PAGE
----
With the increased awareness on the need to clean-up its rivers, Bulacan’s local government units have tapped UP Los Baños-BIOTECH to help in setting up bioremediation solutions which are less costly and more environment-friendly than conventional chemical treatments.
Dr. Lorele C. Trinidad of BIOTECH, who leads the team developing the bioremediation, reports that the developed prototype can remove and at the same time recover precious heavy metals from water discharged during gold processing and leather tanning.
Gold jewelry-making became a popular household-based livelihood in the province of Bulacan, but jewelry makers use crude equipment and inefficient processing techniques.
Silver, a valuable metal, can be recovered from the chemical solutions being used in gold-smelting. In the process, copper-rich wastewater is produced. The wastewater is usually dumped into Bulacan’s river system. When Dr. Trinidad's team sampled industrial wastewater from various sites of the river system, it found out that the wastewater has 5,000-10,000 ppm of copper, when the limit allowed by the Department of Environment and Natural Resources is only 1.3 ppm.
On the other hand, leather tanning operations in Bulacan use chromium III to treat raw animal hide during tanning. According to Dr. Trinidad, processors use so much chromium III that as much as 50% of the applied chemical ultimately goes to the river.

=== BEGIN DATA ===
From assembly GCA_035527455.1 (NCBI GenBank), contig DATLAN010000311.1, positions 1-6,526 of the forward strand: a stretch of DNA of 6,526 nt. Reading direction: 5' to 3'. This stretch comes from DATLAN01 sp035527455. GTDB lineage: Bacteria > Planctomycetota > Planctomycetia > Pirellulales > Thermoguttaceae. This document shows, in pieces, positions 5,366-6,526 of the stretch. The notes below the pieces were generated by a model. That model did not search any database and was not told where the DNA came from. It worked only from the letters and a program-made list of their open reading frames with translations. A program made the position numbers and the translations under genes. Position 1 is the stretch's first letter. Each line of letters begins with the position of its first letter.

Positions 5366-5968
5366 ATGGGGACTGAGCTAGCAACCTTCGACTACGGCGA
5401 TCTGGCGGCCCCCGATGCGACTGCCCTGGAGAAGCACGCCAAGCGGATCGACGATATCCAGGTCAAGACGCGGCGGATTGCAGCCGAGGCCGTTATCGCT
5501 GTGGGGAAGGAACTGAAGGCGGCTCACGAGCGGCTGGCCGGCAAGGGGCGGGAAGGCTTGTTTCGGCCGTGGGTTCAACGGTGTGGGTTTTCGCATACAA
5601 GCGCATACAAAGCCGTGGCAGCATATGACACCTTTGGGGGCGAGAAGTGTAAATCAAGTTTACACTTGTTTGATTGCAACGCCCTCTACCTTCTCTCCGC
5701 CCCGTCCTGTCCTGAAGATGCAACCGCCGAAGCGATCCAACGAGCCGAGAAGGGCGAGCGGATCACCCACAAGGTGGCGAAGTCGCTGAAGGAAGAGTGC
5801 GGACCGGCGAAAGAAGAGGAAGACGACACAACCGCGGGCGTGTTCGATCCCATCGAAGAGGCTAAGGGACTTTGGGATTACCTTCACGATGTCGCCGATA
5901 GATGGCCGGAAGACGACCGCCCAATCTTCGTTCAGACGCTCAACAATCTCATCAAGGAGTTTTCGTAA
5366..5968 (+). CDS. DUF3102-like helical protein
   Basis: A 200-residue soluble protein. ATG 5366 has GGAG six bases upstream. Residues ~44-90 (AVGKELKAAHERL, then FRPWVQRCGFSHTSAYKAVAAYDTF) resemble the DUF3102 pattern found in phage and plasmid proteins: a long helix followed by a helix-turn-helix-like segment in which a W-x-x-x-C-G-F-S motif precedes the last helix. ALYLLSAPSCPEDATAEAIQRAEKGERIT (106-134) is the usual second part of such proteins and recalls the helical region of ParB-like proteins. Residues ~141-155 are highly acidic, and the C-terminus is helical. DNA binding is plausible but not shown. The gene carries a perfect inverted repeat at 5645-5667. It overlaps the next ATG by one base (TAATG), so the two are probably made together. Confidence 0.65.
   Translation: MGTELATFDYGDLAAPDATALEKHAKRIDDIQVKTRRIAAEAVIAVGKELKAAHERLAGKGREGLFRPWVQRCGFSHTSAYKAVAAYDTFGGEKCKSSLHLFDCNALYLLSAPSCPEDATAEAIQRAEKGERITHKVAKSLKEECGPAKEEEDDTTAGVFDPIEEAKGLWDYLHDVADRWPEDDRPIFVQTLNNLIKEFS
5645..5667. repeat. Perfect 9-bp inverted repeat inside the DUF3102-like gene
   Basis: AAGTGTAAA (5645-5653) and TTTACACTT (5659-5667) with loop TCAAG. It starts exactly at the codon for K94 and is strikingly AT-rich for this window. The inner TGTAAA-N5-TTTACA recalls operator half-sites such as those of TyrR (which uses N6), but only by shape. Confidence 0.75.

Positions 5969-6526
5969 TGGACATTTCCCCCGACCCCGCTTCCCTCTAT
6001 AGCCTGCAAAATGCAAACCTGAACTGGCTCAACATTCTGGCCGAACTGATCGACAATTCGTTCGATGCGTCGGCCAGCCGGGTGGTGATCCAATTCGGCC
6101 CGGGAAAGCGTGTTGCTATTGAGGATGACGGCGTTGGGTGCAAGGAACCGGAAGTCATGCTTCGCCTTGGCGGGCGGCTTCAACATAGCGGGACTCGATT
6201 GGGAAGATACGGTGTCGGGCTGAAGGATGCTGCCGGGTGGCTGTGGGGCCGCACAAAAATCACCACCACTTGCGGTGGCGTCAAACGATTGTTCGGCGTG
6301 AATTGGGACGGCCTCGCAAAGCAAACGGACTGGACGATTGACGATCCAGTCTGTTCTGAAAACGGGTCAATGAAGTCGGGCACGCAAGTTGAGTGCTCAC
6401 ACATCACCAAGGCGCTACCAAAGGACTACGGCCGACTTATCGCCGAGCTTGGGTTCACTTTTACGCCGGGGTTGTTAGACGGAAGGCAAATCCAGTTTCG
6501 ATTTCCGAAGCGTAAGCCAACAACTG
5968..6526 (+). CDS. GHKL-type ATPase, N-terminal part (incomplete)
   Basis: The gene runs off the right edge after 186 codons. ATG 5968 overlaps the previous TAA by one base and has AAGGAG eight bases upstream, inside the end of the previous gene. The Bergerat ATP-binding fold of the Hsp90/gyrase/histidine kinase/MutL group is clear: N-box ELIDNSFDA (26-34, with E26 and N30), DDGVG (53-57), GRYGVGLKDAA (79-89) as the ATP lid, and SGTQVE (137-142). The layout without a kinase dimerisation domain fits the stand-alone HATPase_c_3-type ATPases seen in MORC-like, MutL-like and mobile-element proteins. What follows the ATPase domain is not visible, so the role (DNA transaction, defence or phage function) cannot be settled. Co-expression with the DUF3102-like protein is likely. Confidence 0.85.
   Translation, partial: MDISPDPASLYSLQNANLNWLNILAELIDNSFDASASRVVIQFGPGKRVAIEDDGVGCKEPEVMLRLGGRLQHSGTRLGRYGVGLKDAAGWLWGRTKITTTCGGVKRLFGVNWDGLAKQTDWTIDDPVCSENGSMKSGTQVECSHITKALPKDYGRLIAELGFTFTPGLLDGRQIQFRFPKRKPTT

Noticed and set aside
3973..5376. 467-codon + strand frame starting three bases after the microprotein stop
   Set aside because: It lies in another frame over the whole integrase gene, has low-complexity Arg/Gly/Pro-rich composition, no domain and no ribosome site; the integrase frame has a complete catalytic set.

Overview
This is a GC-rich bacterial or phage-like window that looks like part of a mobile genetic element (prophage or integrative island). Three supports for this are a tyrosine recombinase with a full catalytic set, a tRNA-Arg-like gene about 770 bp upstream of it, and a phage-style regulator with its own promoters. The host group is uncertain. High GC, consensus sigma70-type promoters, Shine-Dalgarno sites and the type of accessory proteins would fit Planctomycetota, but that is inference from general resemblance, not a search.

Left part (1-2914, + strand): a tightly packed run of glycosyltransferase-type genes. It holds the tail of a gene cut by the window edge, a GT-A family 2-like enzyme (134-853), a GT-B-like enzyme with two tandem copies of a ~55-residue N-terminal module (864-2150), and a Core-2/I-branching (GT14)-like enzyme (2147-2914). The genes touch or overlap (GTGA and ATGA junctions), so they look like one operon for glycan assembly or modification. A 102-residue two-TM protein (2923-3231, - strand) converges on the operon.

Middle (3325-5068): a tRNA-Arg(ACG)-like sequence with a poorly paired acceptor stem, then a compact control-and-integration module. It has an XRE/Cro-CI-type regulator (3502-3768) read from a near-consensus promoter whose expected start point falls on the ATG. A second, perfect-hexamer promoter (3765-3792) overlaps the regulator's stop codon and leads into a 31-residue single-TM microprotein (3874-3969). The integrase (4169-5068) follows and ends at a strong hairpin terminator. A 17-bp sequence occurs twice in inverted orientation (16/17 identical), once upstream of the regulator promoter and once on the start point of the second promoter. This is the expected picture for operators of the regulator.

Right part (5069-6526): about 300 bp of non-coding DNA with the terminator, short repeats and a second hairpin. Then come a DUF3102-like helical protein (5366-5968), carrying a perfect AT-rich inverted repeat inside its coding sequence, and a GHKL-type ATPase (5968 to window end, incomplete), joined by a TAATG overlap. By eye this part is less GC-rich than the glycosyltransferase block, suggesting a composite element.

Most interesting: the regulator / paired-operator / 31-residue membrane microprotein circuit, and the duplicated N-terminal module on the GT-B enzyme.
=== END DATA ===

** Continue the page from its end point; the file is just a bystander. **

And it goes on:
With fund assistance from the Philippine Council for Industry and Energy Research and Development (PCIERD) and the Department of Science and Technology (DOST), Dr. Trinidad’s team identified 12 isolates of bacteria collected from Marinduque and Bulacan with high capability to reduce sulfates and produce hydrogen sulfide gas. These bacteria were used in the fabrication of a small bioremediation system.
The bioremediation system, built by the Industrial Technology Development Institute –DOST for the project, uses the hydrogen sulfide gas produced by the bacteria to precipitate and recover copper and chromium from wastewater.
Results of optimization studies have shown great potential for the prototype to be upscaled to a working unit for installation in actual operation sites.
Dr. Trinidad and her co-researchers are now designing a bench-scale metal recovery system, estimated to cost around P300,000, for completion by the end of 2009.
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